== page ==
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The Most Precious Gift Hardcover – September 14, 2006
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From School Library Journal
Grade 1-3–Ameer is a poor, third-assistant kennel keeper traveling in his king's caravan to visit the Christ child. Arriving in Bethlehem, he feels ashamed of having no gift to give and decides to wait outside the stable instead of going in to view the newborn. In the chaos of the moment, however, he is swept along by the crowd and into the presence of the holy family. Inspired by the serenity he feels, he resolves to give the only thing that is precious to him–his dog and best friend, Ra. The king advises against it, but Mary praises Ameer for his sacrifice, calling it the most precious gift of all. As a result, the boy's life is blessed, Ra sees Jesus and his family safely to Egypt, and, over time, the Christmas star fades and is replaced by the Dog Star. This touching story is simply yet elegantly told. Cooper's artwork is finely rendered and evocative. The grainy textures complement the desert scenery and provide a fitting dreamlike quality that is well suited to the text. This lovely book will help balance collections heavy with holiday frippery.–Linda Israelson, Los Angeles Public Library
Copyright © Reed Business Information, a division of Reed Elsevier Inc. All rights reserved.
The story is a familiar one. A young boy is on his way to see the baby Jesus but has no gift to bring. Here the boy is Ameer, the third assistant kennel keeper, who is following the caravan of his merchant master with his dog, Ra, whom he rescued as a pup. What exactly Ameer is doing on this particular journey is never really made clear, but both Crisp's heartfelt story and Cooper's soft-edged artwork capture his yearning to honor the baby in appropriate fashion. In the end, Ameer decides to give up his beloved dog to the child, and listeners may be surprised that Mary and Joseph accept the gift, which is so dear to Ameer. Cooper's art utilizes night colors highlighted by golds and browns to tell the story, in which all the major characters appear to be of African descent. An intriguing author's note describes the fact that a white dog is repeatedly portrayed in fourteenth- through sixteenth-century Nativity paintings, which were the impetus for Crisp's story. Ilene Cooper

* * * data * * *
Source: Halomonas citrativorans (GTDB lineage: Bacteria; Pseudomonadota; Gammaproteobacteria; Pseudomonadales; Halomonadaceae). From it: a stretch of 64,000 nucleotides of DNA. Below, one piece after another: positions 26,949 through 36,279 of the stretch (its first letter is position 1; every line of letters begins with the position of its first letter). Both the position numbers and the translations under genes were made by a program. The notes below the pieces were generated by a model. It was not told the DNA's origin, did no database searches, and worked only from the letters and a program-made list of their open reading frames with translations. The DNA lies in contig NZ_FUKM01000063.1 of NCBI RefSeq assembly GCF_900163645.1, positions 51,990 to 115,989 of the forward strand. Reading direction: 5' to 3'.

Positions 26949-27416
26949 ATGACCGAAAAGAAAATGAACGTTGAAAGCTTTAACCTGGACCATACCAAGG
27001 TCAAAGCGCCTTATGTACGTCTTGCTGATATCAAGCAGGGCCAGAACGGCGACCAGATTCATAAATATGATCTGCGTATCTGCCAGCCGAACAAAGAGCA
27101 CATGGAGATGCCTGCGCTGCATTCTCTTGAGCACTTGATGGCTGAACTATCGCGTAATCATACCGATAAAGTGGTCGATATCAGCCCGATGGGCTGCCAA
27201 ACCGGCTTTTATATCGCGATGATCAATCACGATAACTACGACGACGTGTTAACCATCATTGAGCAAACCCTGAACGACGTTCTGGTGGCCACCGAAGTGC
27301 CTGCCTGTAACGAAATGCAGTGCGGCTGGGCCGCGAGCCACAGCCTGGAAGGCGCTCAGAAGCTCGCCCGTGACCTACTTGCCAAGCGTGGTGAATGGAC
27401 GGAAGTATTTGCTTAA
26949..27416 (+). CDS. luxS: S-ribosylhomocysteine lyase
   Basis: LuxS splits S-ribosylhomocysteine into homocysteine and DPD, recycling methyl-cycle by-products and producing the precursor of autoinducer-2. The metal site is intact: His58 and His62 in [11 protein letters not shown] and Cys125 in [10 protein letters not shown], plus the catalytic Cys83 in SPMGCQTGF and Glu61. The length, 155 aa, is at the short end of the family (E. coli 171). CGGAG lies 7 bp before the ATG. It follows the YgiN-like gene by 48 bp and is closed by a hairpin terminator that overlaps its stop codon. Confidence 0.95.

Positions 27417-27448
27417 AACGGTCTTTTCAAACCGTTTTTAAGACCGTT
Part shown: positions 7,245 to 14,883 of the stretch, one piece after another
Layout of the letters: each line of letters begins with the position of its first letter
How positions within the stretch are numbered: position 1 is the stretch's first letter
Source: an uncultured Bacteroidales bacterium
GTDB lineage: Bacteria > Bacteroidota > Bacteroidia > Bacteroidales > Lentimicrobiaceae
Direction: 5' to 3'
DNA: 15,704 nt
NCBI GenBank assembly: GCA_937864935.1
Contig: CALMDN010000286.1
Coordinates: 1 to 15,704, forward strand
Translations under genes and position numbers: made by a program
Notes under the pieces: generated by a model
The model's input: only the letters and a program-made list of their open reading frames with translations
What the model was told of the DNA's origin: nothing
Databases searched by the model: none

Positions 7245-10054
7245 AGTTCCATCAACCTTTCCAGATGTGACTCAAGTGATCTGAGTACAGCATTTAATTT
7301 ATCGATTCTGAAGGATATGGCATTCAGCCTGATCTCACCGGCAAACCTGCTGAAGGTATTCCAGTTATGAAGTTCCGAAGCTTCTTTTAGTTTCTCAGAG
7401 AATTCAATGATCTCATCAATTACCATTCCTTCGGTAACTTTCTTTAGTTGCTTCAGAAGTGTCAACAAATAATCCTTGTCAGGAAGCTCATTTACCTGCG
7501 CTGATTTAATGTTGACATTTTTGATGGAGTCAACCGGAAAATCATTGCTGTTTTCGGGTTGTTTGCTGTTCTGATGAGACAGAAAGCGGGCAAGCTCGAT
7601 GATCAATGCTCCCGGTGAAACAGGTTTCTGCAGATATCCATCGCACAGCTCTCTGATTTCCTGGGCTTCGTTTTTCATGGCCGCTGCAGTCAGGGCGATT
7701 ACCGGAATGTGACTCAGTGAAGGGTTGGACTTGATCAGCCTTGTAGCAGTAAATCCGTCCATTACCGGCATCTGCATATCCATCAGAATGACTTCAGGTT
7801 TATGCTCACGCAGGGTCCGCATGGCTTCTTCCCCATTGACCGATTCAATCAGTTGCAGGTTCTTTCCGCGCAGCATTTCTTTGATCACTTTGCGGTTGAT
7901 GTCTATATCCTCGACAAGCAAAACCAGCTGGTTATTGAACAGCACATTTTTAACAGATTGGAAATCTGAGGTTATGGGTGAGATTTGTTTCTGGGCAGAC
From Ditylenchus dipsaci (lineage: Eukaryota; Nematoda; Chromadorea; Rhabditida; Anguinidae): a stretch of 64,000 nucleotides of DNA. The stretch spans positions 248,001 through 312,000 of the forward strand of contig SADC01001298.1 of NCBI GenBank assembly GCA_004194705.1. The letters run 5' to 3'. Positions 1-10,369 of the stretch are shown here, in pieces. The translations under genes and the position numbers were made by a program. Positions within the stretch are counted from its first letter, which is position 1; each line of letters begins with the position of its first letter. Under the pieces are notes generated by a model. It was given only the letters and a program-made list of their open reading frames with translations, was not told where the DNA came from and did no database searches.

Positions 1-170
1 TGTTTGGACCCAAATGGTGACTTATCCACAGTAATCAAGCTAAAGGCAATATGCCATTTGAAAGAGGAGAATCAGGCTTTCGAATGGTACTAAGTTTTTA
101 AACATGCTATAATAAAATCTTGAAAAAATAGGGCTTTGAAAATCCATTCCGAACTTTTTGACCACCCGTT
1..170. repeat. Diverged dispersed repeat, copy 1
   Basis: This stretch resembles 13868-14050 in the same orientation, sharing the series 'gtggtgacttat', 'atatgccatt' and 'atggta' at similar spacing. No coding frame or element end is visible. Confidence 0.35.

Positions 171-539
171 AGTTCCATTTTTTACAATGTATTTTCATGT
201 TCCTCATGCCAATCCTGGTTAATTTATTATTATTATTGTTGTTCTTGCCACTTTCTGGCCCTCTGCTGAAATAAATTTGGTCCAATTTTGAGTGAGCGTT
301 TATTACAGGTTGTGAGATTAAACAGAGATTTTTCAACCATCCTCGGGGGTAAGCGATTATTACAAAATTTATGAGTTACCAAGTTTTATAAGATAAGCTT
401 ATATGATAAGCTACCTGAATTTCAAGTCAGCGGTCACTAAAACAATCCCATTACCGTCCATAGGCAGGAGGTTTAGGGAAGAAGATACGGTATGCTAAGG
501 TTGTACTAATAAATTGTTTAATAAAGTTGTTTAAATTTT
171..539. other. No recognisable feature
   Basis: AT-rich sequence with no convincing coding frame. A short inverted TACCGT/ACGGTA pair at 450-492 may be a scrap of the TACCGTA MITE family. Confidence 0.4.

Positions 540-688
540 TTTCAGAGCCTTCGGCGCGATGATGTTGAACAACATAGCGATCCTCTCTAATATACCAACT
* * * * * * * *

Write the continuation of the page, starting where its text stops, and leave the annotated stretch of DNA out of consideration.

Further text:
Copyright © American Library Association. All rights reserved
Top customer reviews
The boy isn't even Egyptian or traveling with Egyptians, why does his dog need to be named that? From the moment this book starts the dog Ra takes center stage and keeps it until the very end. Jesus doesn't need help or protection from a pagan deity to get to Egypt. Even the wise-men act contrary to the way they were portrayed in the Bible. Why would the wise-men have a problem with Ameer giving everything he has?
Look at the huge caravan with gifts they brought and how far they traveled! They came to worship Jesus and offer huge amounts of treasures, not deprive him of gifts! Then the star that guided the wise-men and spoke of Jesus is replaced by a star dedicated to the dog Ra! To add injury to insult the boy gets powers to see the future because he gave Jesus a gift! This leads people to believe that the God of the Bible gives his power to pagan people, and supports the belief that everyone is worshiping the same person, just with a different name.
Once you take away all the cuteness of the boy and the dog you are left with Ra being special, Ra being precious, Ra leading Jesus and Ra replacing Jesus! The Bible constantly speaks against the evil done in Egypt, shows people being delivered from Egypt, Egypt and a dog named after it's top god are the main focus of this book! The Noah movie by Darren Aronofsky and the movie Exodus: Gods and Kings by Ridley Scott did the same thing. "I know let's make a lot of money off Christians by recreating a Bible story!" "We don't really believe in it, so we will just take God out of the center and show people, science or some mythical creature accomplish everything in the story without God!"
God protected Jesus and lead his earthly parents where they needed to go from the very beginning through angels and dreams. I repeat, God is GOD, he needs no assistance from a pagan god to protect his son! If you can't stay true to the heart of the story, which is JESUS, not Ra, and be creative at the same time, it's best not to make the book at all!